TV Editor Josie Scott-Taylor explores the life of this truly adorable creature

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Black-footed ferrets are North America’s only native ferret species, and they were thought to be completely extinct until a small population was found in 1981. Despite their amazing recovery through breeding and reintroduction programmes, these animals are unfortunately still endangered and their population is still under threat. Weighing around just one kilogram, black-footed ferrets get their name from their markings, which appear like tiny black boots. They are also characterised by their superhero-esque face masks – not the kind of face mask we have become accustomed to.

Black-footed ferrets get their name from their markings, which appear like tiny black boots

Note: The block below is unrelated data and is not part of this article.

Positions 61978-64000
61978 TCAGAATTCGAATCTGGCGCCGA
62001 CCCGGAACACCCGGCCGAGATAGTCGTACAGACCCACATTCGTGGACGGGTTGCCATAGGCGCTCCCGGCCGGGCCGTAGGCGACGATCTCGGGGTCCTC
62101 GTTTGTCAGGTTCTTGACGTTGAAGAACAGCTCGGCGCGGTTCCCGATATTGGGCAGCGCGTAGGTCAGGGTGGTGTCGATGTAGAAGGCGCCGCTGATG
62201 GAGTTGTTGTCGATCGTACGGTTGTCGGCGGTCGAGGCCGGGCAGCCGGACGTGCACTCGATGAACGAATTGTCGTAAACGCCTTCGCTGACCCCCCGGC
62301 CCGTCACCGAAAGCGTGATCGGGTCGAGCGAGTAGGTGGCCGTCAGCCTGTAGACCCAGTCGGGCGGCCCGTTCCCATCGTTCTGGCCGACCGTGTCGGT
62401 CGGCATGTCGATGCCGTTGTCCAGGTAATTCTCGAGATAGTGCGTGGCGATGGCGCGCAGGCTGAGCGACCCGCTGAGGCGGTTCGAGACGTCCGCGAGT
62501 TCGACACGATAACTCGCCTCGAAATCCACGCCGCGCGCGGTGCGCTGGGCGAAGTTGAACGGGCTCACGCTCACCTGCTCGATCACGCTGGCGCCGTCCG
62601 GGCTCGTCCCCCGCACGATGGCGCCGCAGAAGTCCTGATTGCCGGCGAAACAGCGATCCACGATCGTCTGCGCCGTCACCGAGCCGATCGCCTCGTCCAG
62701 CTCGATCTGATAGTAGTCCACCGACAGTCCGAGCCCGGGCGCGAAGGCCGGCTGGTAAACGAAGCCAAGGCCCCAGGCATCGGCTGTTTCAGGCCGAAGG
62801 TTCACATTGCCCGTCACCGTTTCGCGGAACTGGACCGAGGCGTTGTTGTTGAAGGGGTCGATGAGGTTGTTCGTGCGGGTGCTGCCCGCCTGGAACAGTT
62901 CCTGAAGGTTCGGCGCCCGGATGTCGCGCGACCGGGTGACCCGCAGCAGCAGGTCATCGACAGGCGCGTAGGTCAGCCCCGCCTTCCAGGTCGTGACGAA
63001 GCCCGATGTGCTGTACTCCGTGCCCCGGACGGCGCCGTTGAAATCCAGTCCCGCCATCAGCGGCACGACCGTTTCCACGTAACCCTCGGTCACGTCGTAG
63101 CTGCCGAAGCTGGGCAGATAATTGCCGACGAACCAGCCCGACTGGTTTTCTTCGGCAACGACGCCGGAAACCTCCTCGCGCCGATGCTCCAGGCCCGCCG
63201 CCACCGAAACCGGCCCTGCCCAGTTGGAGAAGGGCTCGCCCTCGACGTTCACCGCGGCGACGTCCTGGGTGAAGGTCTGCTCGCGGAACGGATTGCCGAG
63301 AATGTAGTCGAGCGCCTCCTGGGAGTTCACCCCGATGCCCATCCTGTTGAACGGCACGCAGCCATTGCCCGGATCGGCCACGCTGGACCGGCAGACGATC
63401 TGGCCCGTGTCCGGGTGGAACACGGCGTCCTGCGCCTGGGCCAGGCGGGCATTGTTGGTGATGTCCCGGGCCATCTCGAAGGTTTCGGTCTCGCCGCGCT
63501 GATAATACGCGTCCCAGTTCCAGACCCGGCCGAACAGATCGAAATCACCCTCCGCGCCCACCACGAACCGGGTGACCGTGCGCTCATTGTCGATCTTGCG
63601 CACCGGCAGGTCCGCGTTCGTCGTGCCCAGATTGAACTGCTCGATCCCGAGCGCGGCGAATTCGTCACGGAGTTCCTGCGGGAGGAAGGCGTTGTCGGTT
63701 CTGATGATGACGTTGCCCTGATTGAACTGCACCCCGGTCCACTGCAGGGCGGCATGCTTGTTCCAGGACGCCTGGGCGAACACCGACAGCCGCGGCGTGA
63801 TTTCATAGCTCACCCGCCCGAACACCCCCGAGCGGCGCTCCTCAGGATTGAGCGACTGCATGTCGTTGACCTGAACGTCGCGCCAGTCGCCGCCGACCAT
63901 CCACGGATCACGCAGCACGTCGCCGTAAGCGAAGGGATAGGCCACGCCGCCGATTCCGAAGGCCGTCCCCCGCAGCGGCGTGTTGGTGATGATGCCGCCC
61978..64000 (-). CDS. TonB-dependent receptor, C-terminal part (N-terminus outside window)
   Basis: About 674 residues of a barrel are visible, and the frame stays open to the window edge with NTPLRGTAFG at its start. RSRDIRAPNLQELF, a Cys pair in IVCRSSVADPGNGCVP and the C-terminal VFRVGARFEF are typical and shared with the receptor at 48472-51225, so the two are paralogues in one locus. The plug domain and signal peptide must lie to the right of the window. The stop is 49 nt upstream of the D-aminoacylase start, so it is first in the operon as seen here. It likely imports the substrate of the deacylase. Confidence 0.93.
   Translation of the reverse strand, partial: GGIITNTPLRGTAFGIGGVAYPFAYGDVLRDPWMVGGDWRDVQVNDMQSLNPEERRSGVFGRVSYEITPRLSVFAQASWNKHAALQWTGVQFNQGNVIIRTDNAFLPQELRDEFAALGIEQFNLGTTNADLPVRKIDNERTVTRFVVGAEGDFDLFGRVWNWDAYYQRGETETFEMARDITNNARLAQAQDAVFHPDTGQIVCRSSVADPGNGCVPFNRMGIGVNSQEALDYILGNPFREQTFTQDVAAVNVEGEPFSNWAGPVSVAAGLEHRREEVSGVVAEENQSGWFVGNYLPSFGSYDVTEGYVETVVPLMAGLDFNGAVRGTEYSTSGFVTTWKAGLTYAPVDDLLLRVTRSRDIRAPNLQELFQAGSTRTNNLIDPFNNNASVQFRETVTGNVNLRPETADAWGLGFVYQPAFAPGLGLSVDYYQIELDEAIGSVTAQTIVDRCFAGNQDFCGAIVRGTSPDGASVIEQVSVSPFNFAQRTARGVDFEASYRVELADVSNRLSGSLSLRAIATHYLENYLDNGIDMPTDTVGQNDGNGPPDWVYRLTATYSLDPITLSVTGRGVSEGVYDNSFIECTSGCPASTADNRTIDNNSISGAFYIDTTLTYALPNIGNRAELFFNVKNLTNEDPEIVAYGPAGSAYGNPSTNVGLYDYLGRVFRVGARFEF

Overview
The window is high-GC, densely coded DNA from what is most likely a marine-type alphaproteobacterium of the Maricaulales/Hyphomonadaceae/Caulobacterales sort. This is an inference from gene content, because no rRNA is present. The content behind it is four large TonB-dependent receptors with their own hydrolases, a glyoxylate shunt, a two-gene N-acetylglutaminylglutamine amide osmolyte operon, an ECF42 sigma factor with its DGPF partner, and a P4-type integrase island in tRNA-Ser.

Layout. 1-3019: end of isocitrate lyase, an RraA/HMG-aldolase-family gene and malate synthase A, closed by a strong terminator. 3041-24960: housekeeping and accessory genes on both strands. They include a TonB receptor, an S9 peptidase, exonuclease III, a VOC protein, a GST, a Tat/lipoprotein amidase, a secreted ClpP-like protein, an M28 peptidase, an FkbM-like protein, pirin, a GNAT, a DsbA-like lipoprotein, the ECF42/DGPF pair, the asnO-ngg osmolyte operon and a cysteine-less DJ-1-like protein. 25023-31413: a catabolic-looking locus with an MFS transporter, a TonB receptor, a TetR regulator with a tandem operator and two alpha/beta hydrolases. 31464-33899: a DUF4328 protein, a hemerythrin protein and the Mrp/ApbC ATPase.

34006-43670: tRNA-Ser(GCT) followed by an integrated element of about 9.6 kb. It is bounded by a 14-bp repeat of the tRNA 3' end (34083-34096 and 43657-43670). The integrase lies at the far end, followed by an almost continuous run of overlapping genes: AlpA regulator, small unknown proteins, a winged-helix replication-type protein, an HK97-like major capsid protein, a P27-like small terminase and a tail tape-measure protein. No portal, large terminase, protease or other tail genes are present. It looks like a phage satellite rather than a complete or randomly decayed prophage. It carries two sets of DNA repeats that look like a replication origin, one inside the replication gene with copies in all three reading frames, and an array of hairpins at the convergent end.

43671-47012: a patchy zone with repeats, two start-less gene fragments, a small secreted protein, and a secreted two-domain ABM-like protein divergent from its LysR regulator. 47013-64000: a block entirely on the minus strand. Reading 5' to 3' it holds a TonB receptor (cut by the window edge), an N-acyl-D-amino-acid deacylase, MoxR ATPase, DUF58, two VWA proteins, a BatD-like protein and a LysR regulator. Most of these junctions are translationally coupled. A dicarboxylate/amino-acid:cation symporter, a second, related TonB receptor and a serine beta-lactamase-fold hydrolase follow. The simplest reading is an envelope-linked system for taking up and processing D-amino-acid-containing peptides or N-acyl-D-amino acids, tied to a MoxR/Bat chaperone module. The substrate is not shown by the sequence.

These mammals are very playful, particularly when young, and can often be seen wrestling and performing what is known as the ‘weasel war dance,’ which involves a hectic series of hops, often displayed alongside an arched back and a frizzed-out tail. In domestic ferrets, this ‘war dance’ signifies excitement, but in the wild, scientists suggest that it is performed to confuse prey. This confusion can be vital to the black-footed ferret’s survival – it relies on a diet that consists mainly of prairie dogs for survival, a herbivorous burrowing mammal that underwent a twentieth-century decline due to sylvatic plague, much to the detriment of the black-footed ferret. They are also under threat from predators such as golden eagles and coyotes, which is another factor contributing to their decline in the wild.

There are only around 370 black-footed ferrets in the wild today, and the looming threats of climate change continue to put their lives in danger, meaning that despite reintroduction and conservation efforts, there unfortunately does not seem to be much hope for this species.

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